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< Environment quality UK


The Clean Neighbourhoods and Environment Act 2005 provided authorities with a new range of powers; these are powers not duties – the extent that they are used is up to the local authority. The powers were given in response to what the sector asked for over a two year consultation period prior to the Act.

The majority of powers were commenced in April 2006 and make greater use of fixed penalty notices, with greater opportunities of the authorities to retain receipts.

The long term aim of using enforcement , as it is with education, is to reduce a particular problem over time – if this can be achieved then less money will be needed to be spent on putting problems right on the street.

The Clean Neighbourhoods and Environment Act gives local authorities categorised as “excellent” or “good” under the Comprehensive Performance Assessment the freedom and flexibility to be able to spend the receipts on any function.

Outline of measures in the Act Edit

Fixed Penalty Notices (Fines) Edit

  • makes greater use of fixed penalties as an alternative to prosecution, in most cases giving local authorities the flexibility to set their own rates
  • gives parish councils the power to issue fixed penalties for litter, graffiti, fly posting and dog offences

Nuisance and Abandoned Vehicles Edit

  • gives local authorities the power to remove abandoned cars from the streets immediately
  • creates two new offences to help local authorities deal with nuisance parking: offering for sale two or more vehicles, or repairing a vehicle, on the road as part of a business.

Litter Edit

  • makes it an offence to drop litter anywhere, including private land and rivers, ponds and lakes
  • gives local authorities new powers (litter clearing notices) to require businesses and individuals to clear litter from their land
  • strengthens existing powers for local authorities to require local businesses to help clear up litter they generate (street litter control notices)
  • enables local authorities to restrict the distribution of flyers, hand-outs and pamphlets that can end up as litter
  • confirms that cigarette butts and discarded chewing gum are litter

Graffiti and fly-posting Edit

  • extends graffiti removal notices (as introduced by the Anti-social Behaviour Act 2003) to include fly-posting
  • improves local authorities powers to tackle the sale of spray paints to children
  • strengthens the legislation to make it harder for beneficiaries of fly posting to evade prosecution
  • enables local authorities to recover the costs of removing illegal posters

Waste Edit

  • amends provisions for dealing with fly-tipping by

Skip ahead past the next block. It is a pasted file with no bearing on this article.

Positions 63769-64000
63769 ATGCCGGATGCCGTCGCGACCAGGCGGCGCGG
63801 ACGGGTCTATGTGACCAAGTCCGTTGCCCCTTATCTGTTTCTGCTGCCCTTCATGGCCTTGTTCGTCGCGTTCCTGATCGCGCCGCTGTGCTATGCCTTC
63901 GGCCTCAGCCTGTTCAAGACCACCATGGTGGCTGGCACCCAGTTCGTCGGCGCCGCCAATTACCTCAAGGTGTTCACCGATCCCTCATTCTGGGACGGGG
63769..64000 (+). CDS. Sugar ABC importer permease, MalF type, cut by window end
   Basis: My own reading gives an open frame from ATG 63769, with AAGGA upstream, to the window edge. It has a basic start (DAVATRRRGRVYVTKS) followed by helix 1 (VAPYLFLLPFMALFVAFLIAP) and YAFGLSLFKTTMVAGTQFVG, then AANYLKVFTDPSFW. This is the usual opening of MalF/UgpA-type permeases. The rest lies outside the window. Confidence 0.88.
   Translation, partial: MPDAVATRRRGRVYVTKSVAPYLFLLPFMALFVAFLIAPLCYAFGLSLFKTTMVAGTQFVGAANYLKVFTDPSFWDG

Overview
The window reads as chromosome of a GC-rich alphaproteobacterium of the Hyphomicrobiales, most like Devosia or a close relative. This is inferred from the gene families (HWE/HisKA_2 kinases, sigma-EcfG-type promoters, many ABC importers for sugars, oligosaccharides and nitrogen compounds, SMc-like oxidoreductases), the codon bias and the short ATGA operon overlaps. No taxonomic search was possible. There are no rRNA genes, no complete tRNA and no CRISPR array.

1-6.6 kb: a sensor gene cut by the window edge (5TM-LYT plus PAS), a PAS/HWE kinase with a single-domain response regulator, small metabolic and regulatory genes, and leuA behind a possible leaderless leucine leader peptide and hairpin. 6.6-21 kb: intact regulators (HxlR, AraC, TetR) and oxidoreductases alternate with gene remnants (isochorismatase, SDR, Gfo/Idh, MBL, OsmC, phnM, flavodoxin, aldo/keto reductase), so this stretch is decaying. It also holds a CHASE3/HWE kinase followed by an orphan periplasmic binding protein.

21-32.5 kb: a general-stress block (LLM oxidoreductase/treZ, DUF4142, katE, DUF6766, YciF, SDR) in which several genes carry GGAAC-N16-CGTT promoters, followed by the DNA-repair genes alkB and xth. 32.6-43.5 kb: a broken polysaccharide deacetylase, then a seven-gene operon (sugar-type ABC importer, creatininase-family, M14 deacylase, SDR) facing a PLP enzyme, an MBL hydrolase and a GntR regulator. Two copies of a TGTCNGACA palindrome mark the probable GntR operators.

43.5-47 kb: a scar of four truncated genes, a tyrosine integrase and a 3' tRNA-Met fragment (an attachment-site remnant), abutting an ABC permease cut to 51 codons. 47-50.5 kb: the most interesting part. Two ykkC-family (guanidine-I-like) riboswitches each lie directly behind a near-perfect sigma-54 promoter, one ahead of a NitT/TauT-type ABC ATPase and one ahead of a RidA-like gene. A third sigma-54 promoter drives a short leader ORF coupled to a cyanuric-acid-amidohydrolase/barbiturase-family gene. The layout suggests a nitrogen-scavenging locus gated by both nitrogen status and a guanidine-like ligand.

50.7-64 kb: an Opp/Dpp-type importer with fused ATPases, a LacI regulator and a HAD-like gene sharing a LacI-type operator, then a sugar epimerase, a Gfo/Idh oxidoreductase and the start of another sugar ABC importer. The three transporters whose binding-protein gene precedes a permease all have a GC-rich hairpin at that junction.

• removing the defence of acting under employer’s instructions
    • increasing the penalties
    • enabling local authorities and the Environment Agency to recover their investigation and clear-up costs
    • extending provisions on clear up to the landowner in the absence of the occupier.
  • gives local authorities and the Environment Agency the power to issue fixed penalty notices (and, in the case of local authorities, to keep the receipts from such penalties)
    • to businesses that fail to produce waste transfer notes
    • to waste carriers that fail to produce their registration details or evidence they do not need to be registered
    • for waste left out on the streets (local authority only)
  • introduces a more effective system for stop, search and seizure of vehicles used in illegal waste disposal; and enabling courts to require forfeiture of such vehicles
  • introduces a new provision covering the waste duty of care and the registration of waste carriers

Dogs Edit

  • replaces dog byelaws with a new, simplified system which will enable local authorities and parish councils to deal with fouling by dogs, ban dogs from designated areas, require dogs to be kept on a lead and restrict the number of dogs that can be walked by one person
  • gives local authorities, rather than police, sole responsibility for stray dogs (from April 2008)

Noise Edit

  • reduces nuisance caused by noise by giving local authorities to
    • deal with burglar alarms
    • impose fixed penalty fines on licensed premises that ignore warnings to reduce excessive noise levels
  • gives local authorities greater flexibility in dealing with noise nuisance

Miscellaneous Edit

  • enables local authorities to recover the costs of dealing with abandoned shopping trolleys from their owners
  • extends the list of statutory nuisances to include light pollution and nuisance for insects

References Edit

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